As gamekeepers, one of the first chores on your list for the spring and summer is to refresh your mineral sites. Overall use of minerals for antler growth usually tapers off when the acorns begin to fall and antlers harden, and it generally picks up again intensely when the turkeys start to gobble in the spring and antler genesis begins again. These times obviously coincide with antler genesis and when they harden during the late summer/early fall and then begin to grow again during the late winter.
Deer need both protein and minerals to grow their antlers. This is in contrast to animals with horns that are made of keratin (like fingernails), that do not shed, and need only protein to increase the growth their horns. Appreciate too, that whitetails must grow a new set of antlers every year, while animals that have horns only need to add gradually to their existing growth.
There have been countless studies conducted to determine whether mineral supplementation leads to any measurable increase in antler growth in whitetails - most of them come back showing little to no measurable difference or are inconclusive. The three foot “craters” in the ground created by whitetails lead most of us to believe there is more to a mineral site than just an attraction to the sodium generally found in most products, both natural and manmade. So do mineral supplements actually work?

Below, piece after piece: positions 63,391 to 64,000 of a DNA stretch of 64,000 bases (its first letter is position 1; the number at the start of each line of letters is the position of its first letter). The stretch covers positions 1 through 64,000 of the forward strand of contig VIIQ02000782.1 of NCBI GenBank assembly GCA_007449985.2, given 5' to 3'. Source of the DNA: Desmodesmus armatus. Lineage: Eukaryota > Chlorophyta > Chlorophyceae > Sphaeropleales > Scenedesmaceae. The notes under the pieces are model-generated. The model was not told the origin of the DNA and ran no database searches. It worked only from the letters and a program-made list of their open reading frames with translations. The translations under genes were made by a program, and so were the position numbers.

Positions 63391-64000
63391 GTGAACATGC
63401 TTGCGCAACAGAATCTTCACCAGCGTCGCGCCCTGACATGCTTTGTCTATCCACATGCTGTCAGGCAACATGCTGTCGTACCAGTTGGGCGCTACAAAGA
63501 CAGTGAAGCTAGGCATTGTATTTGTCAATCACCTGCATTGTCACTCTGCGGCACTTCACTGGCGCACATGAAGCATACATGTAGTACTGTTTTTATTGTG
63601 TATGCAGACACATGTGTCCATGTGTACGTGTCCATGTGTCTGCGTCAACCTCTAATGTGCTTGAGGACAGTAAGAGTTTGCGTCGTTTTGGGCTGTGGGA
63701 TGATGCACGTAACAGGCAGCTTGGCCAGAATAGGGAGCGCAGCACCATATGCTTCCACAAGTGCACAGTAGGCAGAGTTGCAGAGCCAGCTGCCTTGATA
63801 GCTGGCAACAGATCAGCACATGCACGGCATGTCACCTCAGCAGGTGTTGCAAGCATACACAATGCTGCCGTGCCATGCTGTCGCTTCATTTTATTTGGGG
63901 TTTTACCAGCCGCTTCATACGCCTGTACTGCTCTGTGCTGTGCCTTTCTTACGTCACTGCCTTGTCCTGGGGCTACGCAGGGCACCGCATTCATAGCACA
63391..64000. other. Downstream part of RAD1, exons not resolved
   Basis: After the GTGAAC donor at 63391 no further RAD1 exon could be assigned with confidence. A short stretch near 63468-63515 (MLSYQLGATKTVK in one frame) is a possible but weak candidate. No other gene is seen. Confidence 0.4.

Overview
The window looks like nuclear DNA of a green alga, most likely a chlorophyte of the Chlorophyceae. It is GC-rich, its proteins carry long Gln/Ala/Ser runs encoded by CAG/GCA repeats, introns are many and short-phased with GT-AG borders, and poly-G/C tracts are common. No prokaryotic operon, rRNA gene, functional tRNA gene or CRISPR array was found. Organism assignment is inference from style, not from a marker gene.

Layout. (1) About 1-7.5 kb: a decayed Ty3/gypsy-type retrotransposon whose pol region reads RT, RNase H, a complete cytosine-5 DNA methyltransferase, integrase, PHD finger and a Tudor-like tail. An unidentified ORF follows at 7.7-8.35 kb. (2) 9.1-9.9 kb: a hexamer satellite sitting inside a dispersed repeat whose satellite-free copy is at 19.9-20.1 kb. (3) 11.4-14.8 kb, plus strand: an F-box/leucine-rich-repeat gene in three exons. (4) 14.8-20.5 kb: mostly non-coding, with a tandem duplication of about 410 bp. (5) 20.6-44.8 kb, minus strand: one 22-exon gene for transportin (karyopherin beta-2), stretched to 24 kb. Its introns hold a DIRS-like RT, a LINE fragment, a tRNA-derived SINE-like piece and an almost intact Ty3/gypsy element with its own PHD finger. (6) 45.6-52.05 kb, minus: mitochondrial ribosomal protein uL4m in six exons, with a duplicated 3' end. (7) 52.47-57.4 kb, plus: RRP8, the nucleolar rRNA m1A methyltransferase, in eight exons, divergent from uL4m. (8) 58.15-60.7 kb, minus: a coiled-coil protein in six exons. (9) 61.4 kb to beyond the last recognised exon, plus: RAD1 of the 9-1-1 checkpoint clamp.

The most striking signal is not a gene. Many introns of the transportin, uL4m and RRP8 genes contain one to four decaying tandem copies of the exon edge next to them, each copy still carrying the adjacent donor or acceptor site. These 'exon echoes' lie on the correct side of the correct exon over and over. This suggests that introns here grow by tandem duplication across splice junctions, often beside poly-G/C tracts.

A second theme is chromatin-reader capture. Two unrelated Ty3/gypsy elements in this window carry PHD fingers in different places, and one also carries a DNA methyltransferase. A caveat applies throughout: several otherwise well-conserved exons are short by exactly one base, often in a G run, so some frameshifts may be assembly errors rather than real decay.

According to the University of Missouri, the difference between 8-percent and 16-percent protein in a deer’s diet at 4 years of age can cause a 20-inch (or more) difference in antler size. Although the effects of mineral levels on antler size have not been scientifically documented, calcium and phosphorus levels are known to be important to antler development.
The exact amount of each nutrient can vary by region and by which study you happen to quote, but velvet antlers are made up roughly of 80-percent crude protein, 22-percent calcium, and 11-percent phosphorus. Hard antlers are closer to 40-percent crude protein, 25 to 35-percent calcium and about 18-percent phosphorus. There is no question that a good protein-rich food plot will do more for antler growth than a mineral site, but minerals do have an impact.